Searching for Collectibles (406)
Brass belt buckles marked "Tiffany" first began appearing at antique shows, auctions and outdoor markets in the early to mid-1960's. Despite warnings from experts that such buckles were never seen before 1965 and did not appear in any reference books, buyers began paying up to $400 and more to own them.
This 1930'ssomething looking serving table is made of painted wood. The figure is dressed like a soda jerk from the same period. Height, 32"; base 17" X 11".
One of the non-traditional materials used in American folk art is metal bottle caps. As interest in this field, or so-called "outsider art", has being growing, recently made items from new bottle caps are helping meet the demand.
New copies of vintage photo postcards are commonly represented as old. Many of the new cards are made in Connecticut with over 200 different subjects such as baseball stars, advertising, railroad scenes, autos, motorcycles and other vintage images. Cards are sepia tone (brown) images and are true photographs not halftone images made on a printing press.
When the general public used to bring us stuffed shoe boxes, we never knew what we'd find. Some times it was treasure from an attic gold mine; other times just vintage trash years overdue for the landfill. Now, nine out of ten times, those shoe boxes contain baseball cards. Between Ken Burn's Baseball series on the Public Broadcasting System(PBS) and well publicized auction prices, it seems everyone, including general line antiques dealers, have been infected with baseball card craziness.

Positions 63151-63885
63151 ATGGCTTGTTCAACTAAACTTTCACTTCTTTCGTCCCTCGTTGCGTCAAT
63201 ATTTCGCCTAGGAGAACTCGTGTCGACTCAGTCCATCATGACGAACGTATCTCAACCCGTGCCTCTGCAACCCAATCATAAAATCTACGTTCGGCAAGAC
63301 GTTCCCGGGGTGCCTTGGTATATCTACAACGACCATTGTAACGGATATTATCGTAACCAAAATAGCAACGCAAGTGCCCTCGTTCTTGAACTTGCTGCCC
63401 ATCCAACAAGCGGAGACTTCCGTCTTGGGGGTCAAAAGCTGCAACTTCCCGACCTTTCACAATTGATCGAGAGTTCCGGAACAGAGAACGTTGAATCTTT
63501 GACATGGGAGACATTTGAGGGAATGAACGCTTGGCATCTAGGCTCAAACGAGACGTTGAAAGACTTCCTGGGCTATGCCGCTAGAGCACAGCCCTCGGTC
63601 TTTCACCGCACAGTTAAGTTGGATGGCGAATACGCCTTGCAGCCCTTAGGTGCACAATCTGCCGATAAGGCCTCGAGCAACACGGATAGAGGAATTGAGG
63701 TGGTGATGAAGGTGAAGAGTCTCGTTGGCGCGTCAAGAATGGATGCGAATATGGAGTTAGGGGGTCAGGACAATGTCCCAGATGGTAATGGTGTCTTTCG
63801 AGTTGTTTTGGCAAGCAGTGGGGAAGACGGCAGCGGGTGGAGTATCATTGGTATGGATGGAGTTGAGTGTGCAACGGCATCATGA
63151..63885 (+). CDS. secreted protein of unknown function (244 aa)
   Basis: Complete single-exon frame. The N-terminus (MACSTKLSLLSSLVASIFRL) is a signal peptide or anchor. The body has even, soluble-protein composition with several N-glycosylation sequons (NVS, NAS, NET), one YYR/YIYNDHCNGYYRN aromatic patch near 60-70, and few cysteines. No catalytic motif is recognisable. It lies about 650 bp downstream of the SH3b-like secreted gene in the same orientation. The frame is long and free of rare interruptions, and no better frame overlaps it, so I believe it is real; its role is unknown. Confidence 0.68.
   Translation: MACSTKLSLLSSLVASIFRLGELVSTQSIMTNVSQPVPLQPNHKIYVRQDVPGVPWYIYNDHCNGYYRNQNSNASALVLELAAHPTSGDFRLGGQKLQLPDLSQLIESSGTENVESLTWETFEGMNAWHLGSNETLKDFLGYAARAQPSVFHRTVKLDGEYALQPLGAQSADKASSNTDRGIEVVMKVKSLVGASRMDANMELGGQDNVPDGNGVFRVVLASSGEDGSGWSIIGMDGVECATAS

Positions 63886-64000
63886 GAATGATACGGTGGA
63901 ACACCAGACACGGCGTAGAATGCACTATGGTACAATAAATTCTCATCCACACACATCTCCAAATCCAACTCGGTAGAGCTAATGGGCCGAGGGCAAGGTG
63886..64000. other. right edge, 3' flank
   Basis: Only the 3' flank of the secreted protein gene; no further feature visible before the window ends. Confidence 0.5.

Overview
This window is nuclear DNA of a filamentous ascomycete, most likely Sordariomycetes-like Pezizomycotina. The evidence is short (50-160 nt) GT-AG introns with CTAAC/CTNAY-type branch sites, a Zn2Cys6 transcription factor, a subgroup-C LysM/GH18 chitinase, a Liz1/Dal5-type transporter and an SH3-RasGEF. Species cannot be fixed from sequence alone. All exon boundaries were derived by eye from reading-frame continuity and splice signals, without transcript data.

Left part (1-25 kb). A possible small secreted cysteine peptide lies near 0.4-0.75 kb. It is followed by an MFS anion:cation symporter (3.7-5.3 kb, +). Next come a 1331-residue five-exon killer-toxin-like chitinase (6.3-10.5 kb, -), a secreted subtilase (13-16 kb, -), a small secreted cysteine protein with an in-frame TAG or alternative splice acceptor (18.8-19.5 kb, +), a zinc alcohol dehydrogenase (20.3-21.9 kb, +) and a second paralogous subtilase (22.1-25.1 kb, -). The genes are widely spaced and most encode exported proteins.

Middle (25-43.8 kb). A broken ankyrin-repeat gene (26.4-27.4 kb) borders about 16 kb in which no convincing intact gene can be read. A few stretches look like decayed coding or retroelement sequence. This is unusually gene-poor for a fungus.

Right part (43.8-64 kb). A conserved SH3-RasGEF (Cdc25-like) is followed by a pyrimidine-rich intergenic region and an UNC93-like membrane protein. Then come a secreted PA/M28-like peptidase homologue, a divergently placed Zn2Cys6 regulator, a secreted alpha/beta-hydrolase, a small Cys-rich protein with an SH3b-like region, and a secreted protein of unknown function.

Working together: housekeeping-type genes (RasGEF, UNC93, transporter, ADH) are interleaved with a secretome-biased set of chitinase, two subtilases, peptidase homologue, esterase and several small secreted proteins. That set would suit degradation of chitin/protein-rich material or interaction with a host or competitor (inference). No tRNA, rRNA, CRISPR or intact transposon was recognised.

Quiltmaking in America has traditionally been an individual craft or the work of a small group. The limited number of quilts produced this way were primarily for personal and family use. But today, copies of American quilts are being mass produced by hand in low-wage countries such as China, India and Haiti. Sold in catalogs, department stores and discount chains, new quilts are now drifting into the collector's market and being sold as old. This article will discuss some of the differences between quality traditional work and the imports.
The flood of farm and country wood pieces from China has taken a new turn. Pieces are now being reworked to include well known national brand names.
Heres something different, new rugs with the names of commercial perfume companies. The two shown here are for Iris Blanc by Q. Fleur and Eau de Cologne by Evrard Chartres. No authentic early perfume advertising is known on similar rugs.
The latest wave of new match safes includes fraternal, figural and advertising pieces. Most are direct copies of well known originals. All of the match safes shown above are new brass reproductions. Average price is under $30 each.